Saturday, October 16, 2010

Canadian Spy: The Next Step

I’m taking this espionage thing to the next level, by learning French. Below is an excerpt of my first assignment en la cours de français, my first foray into introducing myself to francophones.

A Propos de Moi

Salut, mes amis. Je m’appelle Jim, mais ma famille et mes amis de hockey m’appellent Jimmy. Tout le monde pense que je suis Canadien. Je viens de Colorado—ou trois de mes quatre frères et mon papa habitent—mais je habite avec ma femme à Maynard. Je étudie le français parce que deux de mes amis de hockey parlent français, j’aime bien la musique de Céline Dion, y parce que ma femme et moi voyageons souvent a Canada. Nous adorons la Ville de Québec. Nous ne somme pas fans de l’équipe de hockey de Montréal, mais j’aime bien Patrice Bergeron, qui vient de Québec et qui joue pour les Bruins de Boston. Nous aimons les Bruins et le entraîneur, Claude Julien.

J’adore aussi lire les livres de Jacques Falla, Frank Delaney et George Plimpton; écouter et chanter la musique de les artistes canadiens comment Great Big Sea, Bryan Adams, y Les Ténors Canadiens; manger les beignes les démanche; et écrire de tout ces expériences.

Un de ces jours j’aimerais publier mon mémoire, Gloire AMHL: Une passion pour le hockey du matin (et beignes); écrire autres livres, et voyager à Nouveau Zélande—bien que ils ne pas parlent français allé.

Saturday, June 12, 2010

CanadAmerica and Beyond: Amiable Exchanges, Part II

Continued from Part I
(image courtesy of Gooslane Editions and BTC Audio Books)
Sunday, May 30
US/New Brunswick Border

An hour after crossing the border (and then the road leading to St. Andrew and the safe house by the sea), my wife/driver nudges me awake. “We’re in St. John,” she says.

“We won’t be arrested this time,” she says as we approach the toll booths before the bridge. (She exaggerates as she recalls an incident at the same bridge: A few years ago, we deposited the proper coinage, but the payment didn’t register. We kept driving, thus triggering sirens to alert provincial officials that track us to this day.

After a nice meal at East Side Mario’s (I recommend the Tuscan Chicken Salad) and a friendly conversation with our waitress (whose favourite donut at Timmy’s is the Boston Cream), Indigo Books and Music beseeches us to indulge our benevolent curiosity in all things Canadian. So we drive up Westmoreland Road, and then enter the bookstore atop the hill.

An author sits at a table near the front of the bookstore. She’s ready to engage in discussion about or sign a copy of the book she has written: Don Messer: The Man Behind the Music.

“Who’s Don Messer?” I ask her and then wince with regret as I anticipate the response. I should know this.

Johanna Bertin is surprised that someone, who sounds as Canadian as I do, does not recognize the name of such an endearing iconoclast. Yet, in True North fashion, she is happy to forgive my faux pas and engages in a friendly dialogue about the subject of her book.

“He was more popular than Hockey Night in Canada,” Bertin explains.

What prompted her to write the book?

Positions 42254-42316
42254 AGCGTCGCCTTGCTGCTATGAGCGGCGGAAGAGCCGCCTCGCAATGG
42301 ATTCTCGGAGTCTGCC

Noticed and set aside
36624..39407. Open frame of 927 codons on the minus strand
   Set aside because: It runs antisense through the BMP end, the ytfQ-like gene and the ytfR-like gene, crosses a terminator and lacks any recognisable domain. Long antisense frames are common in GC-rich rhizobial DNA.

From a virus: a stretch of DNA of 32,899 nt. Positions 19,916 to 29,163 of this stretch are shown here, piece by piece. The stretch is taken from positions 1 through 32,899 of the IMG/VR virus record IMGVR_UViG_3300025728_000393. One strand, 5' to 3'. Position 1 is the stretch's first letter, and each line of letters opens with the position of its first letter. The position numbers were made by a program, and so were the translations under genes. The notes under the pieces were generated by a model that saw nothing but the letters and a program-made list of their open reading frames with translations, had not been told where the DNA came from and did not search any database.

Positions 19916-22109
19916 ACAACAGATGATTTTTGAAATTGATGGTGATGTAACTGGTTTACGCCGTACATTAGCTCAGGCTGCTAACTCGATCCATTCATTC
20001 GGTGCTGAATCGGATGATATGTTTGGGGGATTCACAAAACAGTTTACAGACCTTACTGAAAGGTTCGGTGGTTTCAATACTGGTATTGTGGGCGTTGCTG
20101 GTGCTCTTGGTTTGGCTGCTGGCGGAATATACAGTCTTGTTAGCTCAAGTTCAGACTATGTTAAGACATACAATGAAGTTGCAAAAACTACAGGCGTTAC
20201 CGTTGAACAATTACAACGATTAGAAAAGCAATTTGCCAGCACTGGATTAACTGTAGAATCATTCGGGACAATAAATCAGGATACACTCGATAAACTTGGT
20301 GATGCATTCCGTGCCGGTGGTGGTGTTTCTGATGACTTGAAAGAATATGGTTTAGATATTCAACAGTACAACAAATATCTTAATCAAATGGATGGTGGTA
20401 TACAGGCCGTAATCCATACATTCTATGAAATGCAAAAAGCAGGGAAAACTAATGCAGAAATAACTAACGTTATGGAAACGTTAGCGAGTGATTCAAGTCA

Bertin paraphrases what she has written in the acknowledgements I will later read, “Thirty years ago, when I first moved to Harvey Station, New Brunswick, I considered writing a biography of Don Messer. A friend of mine lived in his boyhood home in Tweedside, just a few kilometers from my home, and as we spoke of Don’s accomplishments, it seemed to me they warranted recognition and celebration…”

I say I’m going to return the book I had selected off the shelf for Ms. Bertin’s book, and she becomes gleeful.

Always happy, she says, to learn what another writer thinks.

Back at the stateside safe house: From what I’ve read so far, I’m glad I swapped books. Ms. Bertin has written a superb story about a man whose legacy will hopefully become more recognized and celebrated south of the 49th parallel.

Sunday, June 06, 2010

CanadAmerica and Beyond: Amiable Exchanges, Part I

June 4, 2010

Escaping the authorities in their governmental grey and canteen green vehicles now a fait accompli, the AMHL Photographer/driver/reluctant accomplice and I are harboured at the stateside safe house. So I now transmit the following report—the first of three—about the friendly and free-flowing dialogue in CanadAmerica and beyond.

Sunday, May 30
US/New Brunswick Border

(Image courtesy of US Mission Canada at )

“Destination?” the Canadian customs officer asks.

“St. Andrews,” my driver responds.

How long are you staying?

"Until Tuesday."



Did you bring any plants or weapons with you?


“Mace?” he asks. “Pepper spray…surface-to-air missiles,” he concludes, his upper lip bending to complement the upward curve of his lower lip.

"No," my driver says, laughing.

The gatekeeper chuckles, not knowing that my driver will soon zoom past the road leading to St. Andrews and the safehouse by the sea.

Stay tuned for Part II.

Monday, February 15, 2010

Vancouver 2010 Winter Olympics: Eh to Zed

Image courtesy of A Time to Blossom at

Inspired by Shane Koyczan’s “We Are More”, a poem about what it means to be Canadian (hint: more than saying “zed” instead of “zee”), I hope to highlight the defining memories—as they pertain to my mission—of the Vancouver 2010 Winter Olympics Games.